Dana Drosdick

Dana Drosdick
Sophomore
Digital Communications and Spanish
Ballston Spa, New York

4. Cultural Differences: Walking, Walking, Walking

The first night I got to my house, my host mother told me, “Don’t worry about gaining weight, cariña. You’ll walk so much here you won’t gain an ounce.” I’m still not sure if the weight thing is true, since the foods here are rich and thick, but I am sure that she was right about the walking. Here, walking is inevitable. You walk to get your groceries. You walk to and from your classes. You walk to a café. You walk sometimes just to walk.

The first day in Spain, we probably walked for about 10 hours. My calves felt underprepared for this long trek, and I regretted the years of inactivity I had throughout my life. (In my defense, my coordination is absolutely non-existent. I cannot play sports to save my life.) Now that things are more settled down, I probably walk at least an hour every day, but usually more.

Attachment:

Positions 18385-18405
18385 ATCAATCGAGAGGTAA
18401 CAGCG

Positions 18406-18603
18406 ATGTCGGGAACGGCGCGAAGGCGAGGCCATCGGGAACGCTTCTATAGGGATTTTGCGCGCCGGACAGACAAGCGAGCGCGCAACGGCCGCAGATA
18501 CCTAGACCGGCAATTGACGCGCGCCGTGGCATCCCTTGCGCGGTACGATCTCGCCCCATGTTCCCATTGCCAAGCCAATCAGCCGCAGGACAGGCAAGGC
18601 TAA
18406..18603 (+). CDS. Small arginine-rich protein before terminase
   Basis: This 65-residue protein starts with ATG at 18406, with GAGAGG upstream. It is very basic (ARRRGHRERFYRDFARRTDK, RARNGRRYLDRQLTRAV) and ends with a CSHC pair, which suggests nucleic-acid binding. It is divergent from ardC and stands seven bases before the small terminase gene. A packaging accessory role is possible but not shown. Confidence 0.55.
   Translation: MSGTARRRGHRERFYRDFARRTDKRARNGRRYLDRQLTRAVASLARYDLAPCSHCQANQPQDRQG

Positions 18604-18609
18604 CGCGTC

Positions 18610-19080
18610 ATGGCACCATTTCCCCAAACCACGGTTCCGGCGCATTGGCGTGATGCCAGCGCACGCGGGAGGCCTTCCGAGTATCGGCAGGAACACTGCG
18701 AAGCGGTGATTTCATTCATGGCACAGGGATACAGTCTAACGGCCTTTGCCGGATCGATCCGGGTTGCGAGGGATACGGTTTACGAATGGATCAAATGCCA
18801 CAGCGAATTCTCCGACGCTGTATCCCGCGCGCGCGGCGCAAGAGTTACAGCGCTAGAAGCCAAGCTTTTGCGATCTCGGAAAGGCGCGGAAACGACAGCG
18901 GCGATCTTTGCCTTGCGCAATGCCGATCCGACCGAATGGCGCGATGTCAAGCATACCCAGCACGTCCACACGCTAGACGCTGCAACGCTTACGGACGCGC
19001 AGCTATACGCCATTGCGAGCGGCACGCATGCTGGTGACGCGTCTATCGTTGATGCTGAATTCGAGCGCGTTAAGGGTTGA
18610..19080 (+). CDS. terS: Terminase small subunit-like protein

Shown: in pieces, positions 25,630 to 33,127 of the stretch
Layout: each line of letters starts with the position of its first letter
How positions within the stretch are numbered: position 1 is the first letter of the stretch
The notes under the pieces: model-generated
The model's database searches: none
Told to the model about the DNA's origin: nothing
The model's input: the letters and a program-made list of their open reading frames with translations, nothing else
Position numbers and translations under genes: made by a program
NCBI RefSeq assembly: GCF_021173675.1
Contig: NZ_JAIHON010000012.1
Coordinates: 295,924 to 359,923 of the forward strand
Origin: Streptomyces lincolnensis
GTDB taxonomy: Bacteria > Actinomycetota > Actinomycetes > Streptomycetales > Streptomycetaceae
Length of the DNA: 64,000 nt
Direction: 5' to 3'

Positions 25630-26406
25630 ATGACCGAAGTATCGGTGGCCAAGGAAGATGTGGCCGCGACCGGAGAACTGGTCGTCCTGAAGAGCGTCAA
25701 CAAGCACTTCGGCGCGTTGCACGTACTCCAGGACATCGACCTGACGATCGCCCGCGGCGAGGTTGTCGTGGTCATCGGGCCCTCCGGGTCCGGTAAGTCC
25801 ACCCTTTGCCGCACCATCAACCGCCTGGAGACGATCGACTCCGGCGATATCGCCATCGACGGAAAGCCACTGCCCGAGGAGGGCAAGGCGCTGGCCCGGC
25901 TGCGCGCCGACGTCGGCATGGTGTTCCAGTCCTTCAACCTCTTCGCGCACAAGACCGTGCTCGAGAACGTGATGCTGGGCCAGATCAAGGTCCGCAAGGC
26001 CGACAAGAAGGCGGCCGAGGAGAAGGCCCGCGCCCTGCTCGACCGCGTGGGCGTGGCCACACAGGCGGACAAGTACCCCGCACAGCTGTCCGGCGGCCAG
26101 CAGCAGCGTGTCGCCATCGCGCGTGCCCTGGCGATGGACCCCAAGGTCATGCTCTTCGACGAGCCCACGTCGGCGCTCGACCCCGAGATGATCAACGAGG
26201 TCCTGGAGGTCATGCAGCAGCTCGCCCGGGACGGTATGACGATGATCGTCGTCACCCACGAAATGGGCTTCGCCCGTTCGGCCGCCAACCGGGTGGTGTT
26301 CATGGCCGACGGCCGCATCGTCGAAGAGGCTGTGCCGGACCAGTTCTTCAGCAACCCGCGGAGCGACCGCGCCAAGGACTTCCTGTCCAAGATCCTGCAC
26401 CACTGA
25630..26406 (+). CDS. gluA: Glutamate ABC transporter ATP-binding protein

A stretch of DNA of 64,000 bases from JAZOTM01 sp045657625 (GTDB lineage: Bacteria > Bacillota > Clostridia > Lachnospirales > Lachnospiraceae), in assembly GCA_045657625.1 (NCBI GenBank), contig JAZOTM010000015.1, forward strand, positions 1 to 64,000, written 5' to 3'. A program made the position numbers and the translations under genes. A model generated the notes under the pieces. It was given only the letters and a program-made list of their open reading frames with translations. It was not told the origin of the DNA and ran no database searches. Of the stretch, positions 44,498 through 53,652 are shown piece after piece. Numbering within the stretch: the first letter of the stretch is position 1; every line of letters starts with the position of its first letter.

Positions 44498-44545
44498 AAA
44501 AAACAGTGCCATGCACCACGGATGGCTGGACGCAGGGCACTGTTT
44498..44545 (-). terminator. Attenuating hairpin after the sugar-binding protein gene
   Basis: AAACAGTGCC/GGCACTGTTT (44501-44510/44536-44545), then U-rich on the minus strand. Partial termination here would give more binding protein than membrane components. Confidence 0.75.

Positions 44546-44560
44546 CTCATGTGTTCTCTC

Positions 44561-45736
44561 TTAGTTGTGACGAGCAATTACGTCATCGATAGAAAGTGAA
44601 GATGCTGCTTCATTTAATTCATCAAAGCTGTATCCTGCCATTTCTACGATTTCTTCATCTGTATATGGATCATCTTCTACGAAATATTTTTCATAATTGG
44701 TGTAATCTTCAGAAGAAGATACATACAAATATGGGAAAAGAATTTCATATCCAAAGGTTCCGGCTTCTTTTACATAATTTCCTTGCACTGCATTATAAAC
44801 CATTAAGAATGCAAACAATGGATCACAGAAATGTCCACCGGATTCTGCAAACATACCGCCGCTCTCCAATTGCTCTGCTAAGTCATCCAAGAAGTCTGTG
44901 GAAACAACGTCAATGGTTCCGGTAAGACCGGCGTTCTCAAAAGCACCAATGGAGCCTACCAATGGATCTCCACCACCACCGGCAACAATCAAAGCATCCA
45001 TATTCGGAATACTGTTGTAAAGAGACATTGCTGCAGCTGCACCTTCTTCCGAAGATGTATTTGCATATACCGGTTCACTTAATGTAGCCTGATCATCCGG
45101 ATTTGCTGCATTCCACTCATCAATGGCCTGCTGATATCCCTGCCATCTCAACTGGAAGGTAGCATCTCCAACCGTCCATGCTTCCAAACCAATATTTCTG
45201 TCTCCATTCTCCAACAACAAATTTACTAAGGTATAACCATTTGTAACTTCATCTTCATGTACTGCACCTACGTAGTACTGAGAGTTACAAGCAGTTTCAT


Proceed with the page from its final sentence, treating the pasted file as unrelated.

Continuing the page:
Walking has taught me to slow down and to relax. It’s easy in the car to be preoccupied with other things (a.k.a. the slow driver in front of you. Where do you think we are, buddy? Canada?). Walking allows me to go at my own pace and really look at the world around me. I’ve started to notice the little things. Flowers in a flowerbed. The colors of the stores. The shoes that people wear. The cracks in the road. There are so many little details that God puts all around us that are so easy to ignore and overlook. Sometimes it takes slowing down to notice those little gifts from God. I’m grateful for the opportunity to walk, even when it makes my legs hurt, so that I can notice these little signs reminding me that God is here and present.